A’s Sign Cuban Star Yoenis Cespedes


That just happened. The Oakland A’s have landed Cuban star outfielder Yoenis Cespedes with a four-year deal worth $36 million, reports the SF Chronicle. The deal shocked many people around baseball, as many analysts and writers expected the Cuban star to sign with a bigger and more well-known franchise.

That wasn’t the case, though, as the A’s reportedly came out of nowhere at the last minute and snatched Cespedes with a cool $36 million.

The deal itself is a risk, but for the A’s Cespedes could be the uncommon cure for their middle-of-the-order ailments. Ken Rosenthal of FOXSport.com, though, calls the deal very peculiar, especially for the penny-pinching A’s. It counters, Rosenthal argues, Oakland’s Moneyball approach and calls the whole deal a “gamble.”

Cespedes represents the type of hitter the A’s haven’t been able to land via free agency over the past few years. The team went into last year’s offseason very aggressive and came up empty handed. Well, almost empty handed.

The A’s landed a couple of veteran relievers in Brian Fuentes and Grant Balfour, and hitters Hideki Matsui, David DeJesus, and Josh Willingham. Fuentes was shaky at best in his debut with Oakland, while Balfour put in a year’s worth of solid work.

Offensively, Matsui and DeJesus were two big disappointments. Only Willingham, who was acquired via trade with the Nationals last offseason, proved to be a nice pick-up for the A’s last year.

Willingham led the A’s offense last year in home runs and RBIs, but as the story goes in Oakland, the A’s lost him to free agency this offseason.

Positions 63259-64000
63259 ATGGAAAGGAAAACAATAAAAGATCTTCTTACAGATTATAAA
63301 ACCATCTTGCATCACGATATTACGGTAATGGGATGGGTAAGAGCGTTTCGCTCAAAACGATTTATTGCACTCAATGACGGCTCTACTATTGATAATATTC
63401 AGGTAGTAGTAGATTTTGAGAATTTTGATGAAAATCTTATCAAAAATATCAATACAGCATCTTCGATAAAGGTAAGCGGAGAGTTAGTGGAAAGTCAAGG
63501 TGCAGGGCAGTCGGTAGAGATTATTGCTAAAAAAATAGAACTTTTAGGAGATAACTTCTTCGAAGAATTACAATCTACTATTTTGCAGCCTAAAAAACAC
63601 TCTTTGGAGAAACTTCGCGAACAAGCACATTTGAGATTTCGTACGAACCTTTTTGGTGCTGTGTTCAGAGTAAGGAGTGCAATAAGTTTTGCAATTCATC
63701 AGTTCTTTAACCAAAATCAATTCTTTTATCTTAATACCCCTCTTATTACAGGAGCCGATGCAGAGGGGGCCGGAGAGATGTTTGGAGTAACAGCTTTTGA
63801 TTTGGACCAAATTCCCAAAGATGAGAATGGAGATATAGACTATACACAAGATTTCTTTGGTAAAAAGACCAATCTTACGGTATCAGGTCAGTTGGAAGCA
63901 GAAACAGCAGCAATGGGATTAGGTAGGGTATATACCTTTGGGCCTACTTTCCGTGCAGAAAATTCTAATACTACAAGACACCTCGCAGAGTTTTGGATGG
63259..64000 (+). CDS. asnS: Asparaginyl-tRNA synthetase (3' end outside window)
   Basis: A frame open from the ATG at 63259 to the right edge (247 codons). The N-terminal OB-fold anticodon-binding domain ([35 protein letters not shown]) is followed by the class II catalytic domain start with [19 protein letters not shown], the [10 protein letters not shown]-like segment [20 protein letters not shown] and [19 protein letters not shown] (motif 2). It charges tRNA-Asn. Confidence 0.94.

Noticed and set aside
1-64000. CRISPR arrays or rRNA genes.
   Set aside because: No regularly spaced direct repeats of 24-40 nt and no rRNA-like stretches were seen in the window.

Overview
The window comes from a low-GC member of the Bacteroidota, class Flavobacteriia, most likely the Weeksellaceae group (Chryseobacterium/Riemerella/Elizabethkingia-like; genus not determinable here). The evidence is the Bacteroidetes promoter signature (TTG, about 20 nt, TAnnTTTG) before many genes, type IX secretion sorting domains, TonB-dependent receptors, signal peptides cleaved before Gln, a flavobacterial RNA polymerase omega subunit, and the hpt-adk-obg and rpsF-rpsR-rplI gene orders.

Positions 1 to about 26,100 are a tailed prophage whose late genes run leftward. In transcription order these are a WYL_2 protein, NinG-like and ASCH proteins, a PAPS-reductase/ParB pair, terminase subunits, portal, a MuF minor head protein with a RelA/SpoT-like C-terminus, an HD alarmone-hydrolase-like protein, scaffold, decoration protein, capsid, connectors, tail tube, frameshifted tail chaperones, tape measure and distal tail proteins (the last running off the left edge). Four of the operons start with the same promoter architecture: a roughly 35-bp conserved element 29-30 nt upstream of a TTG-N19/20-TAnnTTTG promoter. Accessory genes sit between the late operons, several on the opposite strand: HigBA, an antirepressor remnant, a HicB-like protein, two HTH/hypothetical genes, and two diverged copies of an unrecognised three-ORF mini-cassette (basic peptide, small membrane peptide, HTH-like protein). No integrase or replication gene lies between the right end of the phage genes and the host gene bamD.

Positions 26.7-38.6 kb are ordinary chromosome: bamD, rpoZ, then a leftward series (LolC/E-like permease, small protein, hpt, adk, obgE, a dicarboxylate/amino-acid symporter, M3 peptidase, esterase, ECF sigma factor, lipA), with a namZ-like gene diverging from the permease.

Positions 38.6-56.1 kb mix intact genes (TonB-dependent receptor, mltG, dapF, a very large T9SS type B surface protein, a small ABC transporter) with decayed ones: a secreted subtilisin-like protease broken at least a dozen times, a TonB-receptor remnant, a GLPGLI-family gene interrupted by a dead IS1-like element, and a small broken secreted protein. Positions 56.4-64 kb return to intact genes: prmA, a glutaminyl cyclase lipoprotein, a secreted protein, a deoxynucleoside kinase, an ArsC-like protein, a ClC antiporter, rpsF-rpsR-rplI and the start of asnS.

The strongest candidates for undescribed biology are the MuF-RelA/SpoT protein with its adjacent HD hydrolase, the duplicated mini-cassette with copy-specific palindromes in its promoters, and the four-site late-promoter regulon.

Aside from Willingham, the A’s suffered mightily on offense last year. Entering this season, the team has a few hitters vying for spots on the starting roster, but Cespedes’ name is now the most intriguing.

At $36 million, Cespedes isn’t a cheap, but he is young enough to fit the whole “Go Young or Go Home” image the A’s are currently trying to evoke. Still, there are questions, much like the ones Rosenthal asks, surrounding Cespedes.

Why would the A’s, a team dying in an outdated stadium, want to sign an unproven guy like Cespedes for four years? How will Cespedes perform in the North American system, and more importantly, in a venue like the cavernous O.co Coliseum? These are only a few questions that most skeptics are asking at the moment, but there are plenty more surrounding the Cuban outfielder.

If Cespedes performs the way the A’s hope he will, that doesn’t bode well for their chances at resigning him once his deal is up. He brings some serious power potential to the table and figures to hit 20 or so homers in his first big league season despite playing in the Coliseum.

That would be huge for the power-starved Athletics. Currently, though, the team has more than a few options in the outfield. Coco Crisp, Josh Reddick, Seth Smith, Jonny Gomes, Michael Taylor, and Collin Cowgill to worry about in the outfield this year. Adding Cespedes to the mix only makes this list longer.

The thinking is, though, that the A’s will allow Cespedes to compete for a starting role immediately. Given the fact that they’ve forked over all this money already, I’d be shocked if they didn’t give they guy a shot this season.

If the Cespedes-experiment fails, however, that would be an even bigger blow for the small-market Athletics. They’re banking a lot, in my mind, on this deal working out for the best. And if it does, in fact, work out, where will that leave the green-and-gold at the end of Cespedes’ four-year deal?

Is there really any reason to think they’d be able to resign the guy if manages to post monster numbers for four years in Oakland? Conventional wisdom suggests the A’s would fall victim to yet another big market team and lose Cespedes after his four-year deal is up.

If the team gets granted permission to build a new ballpark in San Jose, though, that could entice Cespedes to stay with the Athletics after his deal is up.

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